Initial licensure is good for two birthdays (not years) and will expire on the last day of the month after one’s birthday. After that, renewal must be done every two years. Notices will be mailed out about three months before an expiration date, but RNs will still be responsible for renewing a license even if they do not receive the reminder notice. All renewal applicants must have a license in good standing and complete 30 hours of BRN-approved Continuing Education.
Certification for APRNs in California
Advanced practice RNs, such as nurse midwives, nurse anesthetists, and nurse practitioners, must complete the same licensure requirements outlined above, but must also complete a few additional steps. These steps may vary from state to state, but in California applicants must do to the following:
- Must hold an active California RN license
- Must meet all requirements for clinical experience/certification in the specialty
- Submit a completed application and appropriate fee
For more detailed information on advanced practice certification for RNs in California, visit the California Board of Registered Nursing
With California’s 65 and over demographic projected to double by 2030, an aging population will place greater demands on a profession where demand already outpaces supply. To address this need, legislators have passed nurse-to-patient staffing ratios in hospitals and colleges have increased educational programs.
Nationally, the demand for registered nurses is projected to increase 19 percent, according to the US Bureau of Labor Statistics (BLS). The California Board of Registered Nursing estimates that California will have 526,486 active RNs by 2030, about a 35 percent increase from 390,000 registered nurses in California in 2015. Below are details on salary and employment outlook for RNs in the state:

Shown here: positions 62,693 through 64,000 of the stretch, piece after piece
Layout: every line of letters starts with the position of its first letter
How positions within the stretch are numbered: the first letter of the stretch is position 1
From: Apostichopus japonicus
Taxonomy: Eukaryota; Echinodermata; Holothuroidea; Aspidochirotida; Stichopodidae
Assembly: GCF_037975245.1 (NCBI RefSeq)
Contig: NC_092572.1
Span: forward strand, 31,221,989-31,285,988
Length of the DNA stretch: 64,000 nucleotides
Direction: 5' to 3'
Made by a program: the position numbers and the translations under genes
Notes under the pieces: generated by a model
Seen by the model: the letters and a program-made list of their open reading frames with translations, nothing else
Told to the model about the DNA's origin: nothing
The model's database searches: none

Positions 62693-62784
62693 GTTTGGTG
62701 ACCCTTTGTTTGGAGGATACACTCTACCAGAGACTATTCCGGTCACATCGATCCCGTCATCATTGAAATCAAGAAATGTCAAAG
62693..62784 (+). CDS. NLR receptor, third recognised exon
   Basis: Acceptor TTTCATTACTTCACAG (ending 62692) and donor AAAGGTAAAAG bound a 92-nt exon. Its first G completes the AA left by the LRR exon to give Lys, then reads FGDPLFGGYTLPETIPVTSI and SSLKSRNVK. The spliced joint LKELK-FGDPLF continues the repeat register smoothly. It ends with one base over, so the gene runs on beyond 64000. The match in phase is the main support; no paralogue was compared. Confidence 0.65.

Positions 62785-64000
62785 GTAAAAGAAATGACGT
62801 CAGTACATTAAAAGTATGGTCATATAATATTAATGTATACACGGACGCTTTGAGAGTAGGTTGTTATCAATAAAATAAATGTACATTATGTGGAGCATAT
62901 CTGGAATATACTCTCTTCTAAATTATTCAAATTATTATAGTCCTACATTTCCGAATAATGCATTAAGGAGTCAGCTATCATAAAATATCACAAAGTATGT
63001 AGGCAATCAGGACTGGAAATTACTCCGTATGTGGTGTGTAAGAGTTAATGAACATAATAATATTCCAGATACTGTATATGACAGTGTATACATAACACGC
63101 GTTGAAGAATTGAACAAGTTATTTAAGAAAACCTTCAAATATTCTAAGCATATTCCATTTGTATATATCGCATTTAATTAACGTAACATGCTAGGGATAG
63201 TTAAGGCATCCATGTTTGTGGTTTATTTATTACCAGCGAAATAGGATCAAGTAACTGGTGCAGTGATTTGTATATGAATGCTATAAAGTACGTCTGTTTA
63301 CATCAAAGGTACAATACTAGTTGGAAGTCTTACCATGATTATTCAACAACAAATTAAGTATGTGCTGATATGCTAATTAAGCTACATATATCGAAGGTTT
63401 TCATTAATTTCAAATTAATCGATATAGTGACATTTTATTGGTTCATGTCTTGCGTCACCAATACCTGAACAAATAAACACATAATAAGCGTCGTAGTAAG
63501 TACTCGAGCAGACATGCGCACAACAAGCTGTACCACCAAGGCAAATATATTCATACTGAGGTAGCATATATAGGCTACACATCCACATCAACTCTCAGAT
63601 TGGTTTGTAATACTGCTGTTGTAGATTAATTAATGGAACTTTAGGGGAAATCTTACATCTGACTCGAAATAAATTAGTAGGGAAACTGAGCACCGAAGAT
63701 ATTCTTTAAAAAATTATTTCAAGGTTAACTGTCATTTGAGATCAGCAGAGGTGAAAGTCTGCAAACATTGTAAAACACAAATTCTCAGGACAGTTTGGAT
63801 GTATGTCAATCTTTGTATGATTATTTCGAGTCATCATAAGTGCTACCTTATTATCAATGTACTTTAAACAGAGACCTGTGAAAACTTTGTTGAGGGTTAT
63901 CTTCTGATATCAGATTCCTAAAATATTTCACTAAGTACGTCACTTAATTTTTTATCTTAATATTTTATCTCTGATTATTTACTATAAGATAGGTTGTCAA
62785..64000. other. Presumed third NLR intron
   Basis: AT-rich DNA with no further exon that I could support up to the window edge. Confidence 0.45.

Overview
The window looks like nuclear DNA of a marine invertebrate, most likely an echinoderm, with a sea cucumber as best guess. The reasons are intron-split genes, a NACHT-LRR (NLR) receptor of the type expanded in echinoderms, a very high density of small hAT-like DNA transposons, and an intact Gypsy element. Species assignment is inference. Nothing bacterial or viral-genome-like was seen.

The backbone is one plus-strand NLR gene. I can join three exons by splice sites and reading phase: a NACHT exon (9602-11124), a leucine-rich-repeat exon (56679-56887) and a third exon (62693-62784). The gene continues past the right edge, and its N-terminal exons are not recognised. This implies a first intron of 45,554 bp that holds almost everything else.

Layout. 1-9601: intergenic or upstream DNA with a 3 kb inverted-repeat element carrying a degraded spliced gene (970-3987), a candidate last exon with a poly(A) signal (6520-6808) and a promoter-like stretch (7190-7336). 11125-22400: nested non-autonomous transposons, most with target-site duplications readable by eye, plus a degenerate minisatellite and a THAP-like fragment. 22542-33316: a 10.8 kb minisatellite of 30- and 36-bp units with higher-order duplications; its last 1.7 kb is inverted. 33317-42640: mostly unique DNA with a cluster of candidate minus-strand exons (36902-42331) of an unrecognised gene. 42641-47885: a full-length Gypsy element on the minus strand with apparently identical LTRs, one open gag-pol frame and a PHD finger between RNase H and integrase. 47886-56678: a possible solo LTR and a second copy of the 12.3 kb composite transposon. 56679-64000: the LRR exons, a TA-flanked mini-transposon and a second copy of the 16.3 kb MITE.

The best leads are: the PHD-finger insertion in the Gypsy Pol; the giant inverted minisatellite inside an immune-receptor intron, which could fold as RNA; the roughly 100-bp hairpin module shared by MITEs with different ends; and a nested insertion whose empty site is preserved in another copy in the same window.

Top-Paying Areas for RNs in California
|Area||Hourly Median Wage||Annual Median Wage|
|Los Angeles-Long Beach-Glendale Metropolitan Division||$45.69||$95,040|
|Los Angeles-Long Beach-Santa Ana||$45.00||$93,590|
|Santa Barbara-Santa Maria-Goleta||$44.66||$92,880|
|San Luis Obispo-Paso Robles||$42.79||$89,010|
|Santa Ana-Anaheim-Irvine Metropolitan Division||$42.46||$88,310|
Source: US Bureau of Labor Statistics, 2014
California vs. National Numbers
Source: Bureau of Labor Statistics, 2014
Source: Bureau of Labor Statistics, 2014 and Projections Central
The California Nurses Association is a chapter of National Nurses United, which has close to 185,000 members across the country and is the professional organization of registered nurses.
The American Nurses AssociationCalifornia (ANAC) represents all registered nurses in the state regardless of specialty or practice setting. Members have access to continuing education and leadership opportunities and also enjoy support from an association that has patient and nursing rights at the forefront of its mission.
The California Nursing Students’ Association (CNSA) works to advance the transition from nursing student to health care professional. It provides mentors, leadership development and education to its student members.
HealthImpact, formerly the California Institute for Nursing and Health Care, analyzes workforce data to improve nursing throughout the state. Its mission is to enhance the public’s well-being by promoting nursing excellence.
The Golden State Nursing Foundation was created in 1994 to provide scholarships and grants to nurses and works to preserve the history of nursing in the state.
The California Board of Registered Nursing is the government agency charged with providing and renewing nursing licenses in the state. It sets the educational standards and approves nursing programs across the state.
The California Board of Vocational Nursing and Psychiatric Technicians oversees licensing for Licensed Vocational Nurses (LVN) in California.